Haiti's US Backed President Jovenel Moïse Assassinated
Haiti's President Jovenel Moïse has been assassinated on early Wednesday in an attack on his home, according to the country's interim prime minister Claude Joseph.
The assassination occurred on July 7 01:00 local time (05:00 GMT) in the president's home in Port-au-Prince, it was carried out by unidentified armed men. First Lady Martine Moïse was also injured in the attack. Claude Joseph the country's Prime Minister alleges that "all measures had been taken to guarantee the continuity of the state". He has now taken control of the country and has urged the public to remain calm. Prime Minister Claude Joseph said highly trained assassin, some speaking a mix Spanish or English with a US accent, assassinated the president at his home. The assassins yelled, “DEA operation! Everybody stand down! DEA operation! Everybody back up, stand down!” Residents reported hearing high-powered rounds being fired and seeing black-clad men running through the neighborhoods, they also reported exploding grenade and drones buzzing overhead. Prime Minister Claude Joseph said police and the armed forces were controlling security. A resident who lives near the presidential residence compared the sound of the shooting to an earthquake. Bocchit Edmond, the Haitian ambassador to the U.S., described the attackers as “well trained professional commandos” and “foreign mercenaries.” Their motives are currently unknown.
President Jovenel Moïse was brazenly holding on to power for another year past his official term, a move that drew mass protests earlier in 2021. Moïse’s term ended on February 7, according to the constitution, which he openly ignored. Moïse claimed he should remain in power for another year, bolstered by the controversial OAS and support from the Biden administration's United States Department of State, support extended from previous administrations. Moïse has only served four years of a five year term, but was elected five years ago. Following a dispute over the validity of the election, he spent a year as President-Elect. Since January 2020, Moïse has governed by decree after failing to hold parliamentary elections. The United States Department of State spokesman Ned Price relayed the United States’ support of Moïse’s "interpretation" of the constitution in a press conference.
In a joint statement in late December, by the chair of the House Foreign Affairs Committee Rep. Gregory Meeks and fellow Democratic Reps. Albio Sires and Andy Levin, “Moïse is pursuing an increasingly authoritarian course of action, issuing a series of recent decrees that include creating an extra-constitutional domestic ‘intelligence’ force, ... His latest actions are reminiscent of past anti-democratic abuses the Haitian people have endured, including the run-up to the Duvalier dictatorship,” referring to the brutal François Duvalier, who ruled Haiti from 1957 to 1971.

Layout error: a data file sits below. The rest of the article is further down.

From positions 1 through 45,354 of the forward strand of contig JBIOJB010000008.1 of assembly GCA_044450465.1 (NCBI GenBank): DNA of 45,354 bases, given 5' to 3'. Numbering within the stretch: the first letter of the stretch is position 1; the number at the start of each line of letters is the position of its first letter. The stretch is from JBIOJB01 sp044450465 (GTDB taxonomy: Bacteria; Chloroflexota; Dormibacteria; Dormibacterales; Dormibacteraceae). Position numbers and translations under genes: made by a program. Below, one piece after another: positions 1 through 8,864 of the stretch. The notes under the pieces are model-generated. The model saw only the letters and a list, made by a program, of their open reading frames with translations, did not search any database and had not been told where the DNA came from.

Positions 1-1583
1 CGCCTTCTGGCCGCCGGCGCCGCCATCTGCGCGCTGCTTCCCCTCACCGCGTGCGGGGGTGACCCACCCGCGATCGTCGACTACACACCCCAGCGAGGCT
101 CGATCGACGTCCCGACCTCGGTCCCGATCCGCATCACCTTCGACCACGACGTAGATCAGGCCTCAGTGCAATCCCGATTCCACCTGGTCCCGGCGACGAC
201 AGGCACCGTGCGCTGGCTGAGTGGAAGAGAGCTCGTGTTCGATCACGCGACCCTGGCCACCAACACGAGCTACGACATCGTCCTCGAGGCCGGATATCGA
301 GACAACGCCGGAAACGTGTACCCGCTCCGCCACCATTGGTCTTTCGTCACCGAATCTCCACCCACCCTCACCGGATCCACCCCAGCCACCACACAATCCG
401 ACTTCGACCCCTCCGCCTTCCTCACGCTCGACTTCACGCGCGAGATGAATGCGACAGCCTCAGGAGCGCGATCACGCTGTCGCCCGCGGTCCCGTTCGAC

During the protests against Moïse's power grab, multiple protestors were killed by the police and many more were injured or arrested, including a supreme court judge. President Moïse also arrested members of the political opposition, claiming an attempted coup. Many Haitians believe the incident was a kidnapping of prominent opposition figures in an effort for Moïse to retain power. Jovenel Moïse had been in power since February 2017, after his predecessor Michel Martelly stepped down. Moïse saw significant U.S. backing and in general acted like a tyrant who was above the law. Under his rule police were known to attack dissenters, journalists, and even judges. US mercenaries were also spotted during the crackdown on protests but are alleged to have been limited to protecting Moïse.
Haiti's economy also failed to recover and international funds sent for recovery appear to evaporate without explanation. An earthquake in 2010 killed more than 200,000 people and caused extensive damage to infrastructure and the economy. A UN peacekeeping force was put in place in 2004 to help stabilize the country, and only withdrew in 2017 around the period Moïse took power. Haiti has also seen an increase in organized crime, violent gang crime, and kidnappings as well as worsening living standards in a nation where nearly 60% already live below the poverty line.
It is currently unknown who assassinated President Moïse and the list of suspects and motives could prove to be rather long. Furthermore the line of succession in the country is currently unavailable. The president of the country’s Supreme Court would normally be next in line, but recently died of COVID-19.
We'll update this post as more information becomes available.